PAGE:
Belgian government reaches social and economic accord
The accord comprises measures to increase buying power, lower tax burden, boost competitively for companies and preclude social exclusion.14 July 2008
BELGIUM- The inner cabinet of Prime Minister Yves Leterme reached an accord late Saturday evening on a social/economic long-range plan (until 2011).
The social/economic accord includes concrete measures in areas including lowering the tax burden, boosting the economy and employment, sustainable development, and combating poverty.
The measures are aimed at increasing the competitive edge of the economy and increasing the social protection of specific groups, for example the retired.
"We are also working on lowering the tax burden and wage costs," says the prime minster. He added: "These measures will have a positive effect on people's purchasing power."
The accord forms part of a comprehensive accord that Leterme intends to present to the Chamber of Deputies on 15 July.
Leterme was due to leave for the European Summit in Paris, but decided not to go in order to have time for further negotiations before his 15 July deadline.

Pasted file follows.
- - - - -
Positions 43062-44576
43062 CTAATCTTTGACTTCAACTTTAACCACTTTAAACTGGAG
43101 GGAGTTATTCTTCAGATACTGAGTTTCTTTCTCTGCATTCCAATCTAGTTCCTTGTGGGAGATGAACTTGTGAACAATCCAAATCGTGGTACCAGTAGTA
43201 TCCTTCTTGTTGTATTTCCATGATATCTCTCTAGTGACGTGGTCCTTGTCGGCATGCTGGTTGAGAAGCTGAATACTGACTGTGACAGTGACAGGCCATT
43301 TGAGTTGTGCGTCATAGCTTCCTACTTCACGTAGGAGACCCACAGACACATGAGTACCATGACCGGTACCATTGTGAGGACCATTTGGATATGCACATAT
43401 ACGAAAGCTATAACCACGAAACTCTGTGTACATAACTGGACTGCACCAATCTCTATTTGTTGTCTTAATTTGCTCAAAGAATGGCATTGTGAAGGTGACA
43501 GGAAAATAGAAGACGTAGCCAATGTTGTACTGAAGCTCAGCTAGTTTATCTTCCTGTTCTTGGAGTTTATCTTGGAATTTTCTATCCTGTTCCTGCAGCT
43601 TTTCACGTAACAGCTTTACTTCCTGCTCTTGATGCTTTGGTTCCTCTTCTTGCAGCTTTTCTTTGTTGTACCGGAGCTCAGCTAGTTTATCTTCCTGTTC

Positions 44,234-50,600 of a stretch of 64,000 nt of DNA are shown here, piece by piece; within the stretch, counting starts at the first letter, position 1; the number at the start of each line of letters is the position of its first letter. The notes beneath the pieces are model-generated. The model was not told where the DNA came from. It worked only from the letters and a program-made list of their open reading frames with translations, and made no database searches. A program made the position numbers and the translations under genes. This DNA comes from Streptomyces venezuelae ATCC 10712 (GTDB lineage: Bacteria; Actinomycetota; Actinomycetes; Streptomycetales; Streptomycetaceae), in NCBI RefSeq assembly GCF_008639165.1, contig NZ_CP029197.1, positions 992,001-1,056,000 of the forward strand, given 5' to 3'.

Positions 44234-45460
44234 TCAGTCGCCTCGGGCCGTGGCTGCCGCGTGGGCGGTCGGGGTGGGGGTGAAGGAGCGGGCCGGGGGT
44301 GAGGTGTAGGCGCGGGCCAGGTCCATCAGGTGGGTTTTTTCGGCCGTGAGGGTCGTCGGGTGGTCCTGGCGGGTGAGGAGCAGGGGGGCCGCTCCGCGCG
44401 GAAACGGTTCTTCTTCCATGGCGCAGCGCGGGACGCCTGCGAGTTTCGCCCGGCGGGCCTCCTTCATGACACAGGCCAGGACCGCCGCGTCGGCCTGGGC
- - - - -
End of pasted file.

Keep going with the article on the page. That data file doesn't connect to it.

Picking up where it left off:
The difficult negotiations regarding further state reforms and communal issues are still on the table.
Regarding the split of a Brussels-area electoral district (Brussels-Halle-Vilvoorde) a number of proposals are on the table. No significant headway has been made here. A steering group that was to meet specifically to discuss this issue has not materialised.
What measures are included in the accord?
The inner cabinet has decided that 40 percent of the budgetary means will be spent on fiscal measures, 40 percent on social measures and 20 percent on other things, including safety and environmental measures.
In the fiscal arena the government will increase the tax-free minimum. Tax-free minimum will be raised by EUR 1,000 starting with people who fall into lower and middle income brackets. The tax rate of 30 percent will be gradually brought back to 25 percent.
In the social arena, raising the pensions is a priority. The smallest and oldest pensions will be adapted first. The government also intends to increase the school bonus for parents progressively to equal a 13th month of child allowance.
Other measures have bearing on boosting employment and regarding people with a handicap.
[flandersnews.be / Expatica]